CHARLESTON, S.C. (WCBD) – One of our Remarkable Women finalists has spent 50 years serving others.

Most recently heading one of the largest organizations in the Lowcountry, ensuring hundreds of thousands of people don’t have to fear over where their next meal will come from.

For the last nine years, the Lowcountry Food Bank has been a top priority for Pat Walker. It’s a place where her hard work and passion collide.

Walker served as a schoolteacher for 30 years before volunteering for East Cooper Meals on Wheels.

“One day I was asked to deliver food, and that just changed my world,” she noted. “I don’t think I knew how many food-insecure people there were.”

What she thought would be some volunteer hours quickly turned into a tremendous leadership role – president and CEO of the organization.

After 10 years, she transitioned to lead the Lowcountry Food Bank.

Her approach was simple – focus on those they serve, honoring their dignity by offering health choices.

“Who are we to determine what you and your family will eat by giving you a bag of food that we have chosen. You should be able to choose,” she said.

That belief led to a total reboot of the way the Lowcountry Food Bank distributed food.

“So, we came up with a distribution model called ‘Fresh for All,’ which is literally a farmer’s market distribution where they literally choose what they want their families will eat.”

Under her leadership, the food bank increased the pounds of food distributed by more than 72%, serving over 200,000 people across 10 counties each year.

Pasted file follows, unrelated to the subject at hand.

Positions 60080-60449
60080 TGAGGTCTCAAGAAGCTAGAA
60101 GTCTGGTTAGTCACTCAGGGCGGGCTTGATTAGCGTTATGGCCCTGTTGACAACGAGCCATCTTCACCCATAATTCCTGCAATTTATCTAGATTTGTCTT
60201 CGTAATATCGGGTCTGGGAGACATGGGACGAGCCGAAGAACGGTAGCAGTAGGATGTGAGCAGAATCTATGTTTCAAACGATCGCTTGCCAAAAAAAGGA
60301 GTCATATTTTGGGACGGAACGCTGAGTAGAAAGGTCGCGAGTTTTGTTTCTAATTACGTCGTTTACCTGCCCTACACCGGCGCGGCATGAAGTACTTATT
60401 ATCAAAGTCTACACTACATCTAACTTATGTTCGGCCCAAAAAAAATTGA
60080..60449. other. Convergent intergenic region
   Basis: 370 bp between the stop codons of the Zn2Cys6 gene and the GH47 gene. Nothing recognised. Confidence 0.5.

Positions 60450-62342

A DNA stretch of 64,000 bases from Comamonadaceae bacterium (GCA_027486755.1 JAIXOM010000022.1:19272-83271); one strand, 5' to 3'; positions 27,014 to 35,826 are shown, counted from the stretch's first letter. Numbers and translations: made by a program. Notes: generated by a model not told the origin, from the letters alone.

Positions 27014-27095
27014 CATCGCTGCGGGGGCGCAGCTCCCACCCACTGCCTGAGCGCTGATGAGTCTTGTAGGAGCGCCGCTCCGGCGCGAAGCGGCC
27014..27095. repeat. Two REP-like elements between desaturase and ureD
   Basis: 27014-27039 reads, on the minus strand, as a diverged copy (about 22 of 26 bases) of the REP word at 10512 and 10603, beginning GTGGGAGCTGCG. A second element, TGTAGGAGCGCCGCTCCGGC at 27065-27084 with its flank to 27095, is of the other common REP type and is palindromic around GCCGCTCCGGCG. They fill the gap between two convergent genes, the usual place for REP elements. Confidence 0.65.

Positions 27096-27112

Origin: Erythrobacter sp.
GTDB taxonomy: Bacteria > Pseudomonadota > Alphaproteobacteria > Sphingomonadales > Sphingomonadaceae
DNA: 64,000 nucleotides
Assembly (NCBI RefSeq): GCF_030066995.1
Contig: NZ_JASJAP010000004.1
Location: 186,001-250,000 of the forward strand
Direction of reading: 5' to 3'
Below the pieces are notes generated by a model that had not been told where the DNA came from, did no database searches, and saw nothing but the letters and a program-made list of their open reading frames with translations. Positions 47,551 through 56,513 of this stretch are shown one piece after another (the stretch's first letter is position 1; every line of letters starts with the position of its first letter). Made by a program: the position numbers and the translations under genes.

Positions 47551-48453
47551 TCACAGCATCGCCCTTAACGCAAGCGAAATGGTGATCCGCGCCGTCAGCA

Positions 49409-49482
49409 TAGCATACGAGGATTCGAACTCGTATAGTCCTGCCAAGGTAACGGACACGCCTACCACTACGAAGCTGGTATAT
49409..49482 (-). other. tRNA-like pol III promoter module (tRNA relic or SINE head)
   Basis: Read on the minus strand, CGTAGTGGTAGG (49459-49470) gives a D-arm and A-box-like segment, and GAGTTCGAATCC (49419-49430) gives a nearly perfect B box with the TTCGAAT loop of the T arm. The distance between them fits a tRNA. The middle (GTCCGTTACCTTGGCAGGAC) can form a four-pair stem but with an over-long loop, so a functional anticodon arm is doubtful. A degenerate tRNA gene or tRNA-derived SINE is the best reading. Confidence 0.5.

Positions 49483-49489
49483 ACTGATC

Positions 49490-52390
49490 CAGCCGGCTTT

But ask Walker her greatest accomplishment and her answer is clear: “The staff that we have built at (the) Lowcountry Food Bank- they are committed, they are passionate, they want to reduce food insecurity and they are agile,” she said.

Longtime friend, philanthropist, and businesswoman, Anita Zucker, says Walker’s empathy sets her apart from other leaders.

“She is a remarkable woman. The fact that she was able to maintain the level of engagement and involvement, and running around the business, was phenomenal. It takes a lot a lot of strength and a lot of energy to do the work that she did,” said Zucker.

A remarkable woman, spending time out of her life to support the lives of others for more than 50 years.

“I am humbled, and I am honored,” she said.

Walker announced her retirement as president and CEO in February of last year. A month later, that need for food assistance was at an all-time high because of the pandemic.

She set aside her plans to focus on crisis relief- refusing to walk away from the growing number of people who did not know where their next meal would come from.

Walker said the pandemic was by far the greatest challenge she faced as a leader. She officially retired this month.